Venice

Spring 2016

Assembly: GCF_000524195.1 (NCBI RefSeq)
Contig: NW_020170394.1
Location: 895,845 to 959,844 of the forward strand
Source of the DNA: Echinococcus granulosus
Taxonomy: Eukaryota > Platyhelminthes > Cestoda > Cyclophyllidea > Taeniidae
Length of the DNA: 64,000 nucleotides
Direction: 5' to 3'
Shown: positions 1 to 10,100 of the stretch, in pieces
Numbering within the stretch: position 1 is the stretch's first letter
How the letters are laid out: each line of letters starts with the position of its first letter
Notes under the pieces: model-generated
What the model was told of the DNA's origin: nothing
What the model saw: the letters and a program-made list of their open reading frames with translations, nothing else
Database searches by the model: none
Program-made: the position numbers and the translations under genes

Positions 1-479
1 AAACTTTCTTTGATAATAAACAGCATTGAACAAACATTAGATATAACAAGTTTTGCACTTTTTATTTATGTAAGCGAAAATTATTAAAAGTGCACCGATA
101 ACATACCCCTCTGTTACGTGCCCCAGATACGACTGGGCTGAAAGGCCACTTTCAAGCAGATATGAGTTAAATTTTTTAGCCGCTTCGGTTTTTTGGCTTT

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THESE WOMEN'S WORK IN RETROSPECT The Fort Lauderdale Woman's Club enters a second century of stewardship. BY JOANN SMITH THE FORT LAUDERDALE HISTORICAL SOCIETY RETAINS ALL RIGHTS TO THE REPRODUCTION OF THE IMAGE The Fort Lauderdale Woman's Club predates the city's own founding: It was created as a service organization in January 1911, two months before Fort Lauderdale was officially incorporated. It began with a mission to engage the women of Fort Lauderdale as volunteers who could make a recognizable difference in addressing civic, educational, cultural and humanitarian needs in their community and beyond. One of the club's early luminaries was Ivy Cromartie, the city's original schoolteacher. Cromartie moved to Fort Lauderdale from Lemon City (now part of Miami) in 1899 and the following year, married local entrepreneur Frank Stranahan. The clubhouse still sits on land that the couple donated. Under Cromartie's leadership and ensuing directors, the Woman's Club members knew no bounds. The organization founded the city's first library; it raised money to start the city's first fire department and to purchase land for the first YMCA and Dillard High School; it funded the first hospital to serve the African-American community; and it created a welfare agency for women. Additionally, Fort Lauderdale's first Red Cross was run from the clubhouse, which also served as safe haven for many locals during hurricanes. The FLWC began advocating on behalf of the Everglades and even went to Washington, D.C., in 1934 to fight for Native American rights. The club has achieved other stellar accomplishments, including one little-known fact that during World War II, it raised $80,000 in war bonds to purchase a fighter plane that bore the club's name. Today, the FLWC promotes philanthropic and educational activities, which includes awarding scholarships to deserving high school senior girls, coordinating activities with fellow Woman's Clubs and other local groups, and supporting local, national and international charities. "We have a legacy of great women who have shaped the city of Fort Lauderdale for women, children, racial equality and the environment," says club treasurer, Jeri Pryor. "Most of it happened in the charming old clubhouse that stands where it always has—in its little oasis among all the towering buildings that surround it. Having to maintain such a structure with limited funds is a tremendous responsibility, but we don't plan to let our founders down." Currently, the FLWC is focused on creating an interactive outdoor children's reading garden at the Main Library. "The garden will give the children a place to see nature at its best while listening to the readings of old and new classics," Pryor says. And, it just might inspire a new generation of girls and women. v AHEAD OF THEIR TIME Built in 1917, Fort Lauderdale Woman's Club's clubhouse still sits on its original location, now bordering Stranahan Park and the Main Library. 204 Venice

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